LEE "SCRATCH" PERRY
The work that has made Lee "Scratch" Perry an underground hero--pioneering dub reggae while producing classic records by everyone under the Jamaican sun--doesn't necessarily translate into the stuff of golden concert performances. In their book Reggae International, writers Stephen Davis and Peter Simon report that Perry's 1981 American tour with backing group the Terrorists was "the worst in reggae history." Thankfully Live at Maritime Hall (2B1 Records), a CD documenting his first American show since (in San Francisco in April), won't inspire any such claims, but it does catch Perry in his least interesting mode, rapping and ranting over a moderately groovy band mixed live by Neal "Mad Professor" Fraser. Perry's got a bewitching voice, by turns charming and crazed, but his rambling gets wearying after time--even on a funny version of the Staple Singers' "I'll Take You There" retitled "Come Go With Lee." And though self-styled Scratch protege Fraser, who will also be on hand for this concert, is competent, he isn't half the mixmaster Perry once was. In his mid-70s heyday, Scratch was a visionary; he could strip and rebuild any reggae hit as a brand-new second-hand cut. That's clearly why he's revered by modern studio innovators like the Beastie Boys, and it's what makes listening to the endless permutations of any given track on the recent three-CD set Arkology a rewarding experience. But the cutthroat Jamaican music scene pushed Perry--whose psychological stability was never a given--to the brink, and when his Black Ark Studios burned down at the end of the 70s, it seemed he was headed for self-destruction. He continued making records, including the excellent Time Boom X De Devil Dead (On-U Sound), with Dub Syndicate backing and producer Adrian Sherwood cochairing, but rumors of his insanity and drug-addled disintegration circulated rampantly. Fortunately, a woman from Zurich offered him sanctuary; now they're married with kids, far from the music-business vampires and werewolves that once populated his songs. Like his performances, Perry's records over the last decade have been very uneven, ranging from the strong From the Secret Laboratory (Mango) and The Upsetter and the Beat (Heartbeat) to the almost unlistenable Message From Yard (Rohit). But this exceedingly rare opportunity to see the 62-year-old dub messenger in the flesh is probably worth the gamble. Friday, 9 PM, Cubby Bear, 1059 W. Addison; 773-327-1662 or 312-559-1212. JOHN CORBETT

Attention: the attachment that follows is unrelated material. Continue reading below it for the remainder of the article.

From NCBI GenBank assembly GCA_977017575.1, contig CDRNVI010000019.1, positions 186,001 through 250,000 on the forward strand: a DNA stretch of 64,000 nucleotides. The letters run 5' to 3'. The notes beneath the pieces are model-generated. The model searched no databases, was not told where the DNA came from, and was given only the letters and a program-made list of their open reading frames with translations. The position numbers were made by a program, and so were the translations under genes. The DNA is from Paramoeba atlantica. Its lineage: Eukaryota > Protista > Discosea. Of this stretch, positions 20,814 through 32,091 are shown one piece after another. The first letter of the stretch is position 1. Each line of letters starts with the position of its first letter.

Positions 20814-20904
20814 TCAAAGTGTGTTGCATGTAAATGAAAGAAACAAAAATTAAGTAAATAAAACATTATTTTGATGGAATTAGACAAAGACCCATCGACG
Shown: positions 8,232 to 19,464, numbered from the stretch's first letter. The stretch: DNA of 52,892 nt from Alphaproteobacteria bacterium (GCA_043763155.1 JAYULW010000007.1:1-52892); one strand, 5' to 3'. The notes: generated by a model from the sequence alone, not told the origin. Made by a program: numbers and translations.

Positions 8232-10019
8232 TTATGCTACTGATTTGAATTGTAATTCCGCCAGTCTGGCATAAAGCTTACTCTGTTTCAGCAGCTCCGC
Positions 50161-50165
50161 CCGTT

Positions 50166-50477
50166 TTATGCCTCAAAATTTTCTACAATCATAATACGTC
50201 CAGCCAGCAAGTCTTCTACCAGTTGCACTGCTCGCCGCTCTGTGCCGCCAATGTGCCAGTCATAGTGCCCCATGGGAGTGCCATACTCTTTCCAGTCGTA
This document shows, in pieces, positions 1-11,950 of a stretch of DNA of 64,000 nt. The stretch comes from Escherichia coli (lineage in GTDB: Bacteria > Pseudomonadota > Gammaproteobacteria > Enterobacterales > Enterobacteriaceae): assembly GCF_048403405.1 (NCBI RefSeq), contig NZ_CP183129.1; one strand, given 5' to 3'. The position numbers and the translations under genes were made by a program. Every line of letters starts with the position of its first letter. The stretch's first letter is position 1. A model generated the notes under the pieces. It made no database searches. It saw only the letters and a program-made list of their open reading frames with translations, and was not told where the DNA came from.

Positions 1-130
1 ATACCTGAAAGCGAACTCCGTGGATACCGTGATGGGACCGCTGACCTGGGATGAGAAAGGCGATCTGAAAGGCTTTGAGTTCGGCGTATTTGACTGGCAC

Art accompanying story in printed newspaper (not available in this archive): photo by Adrian Boot.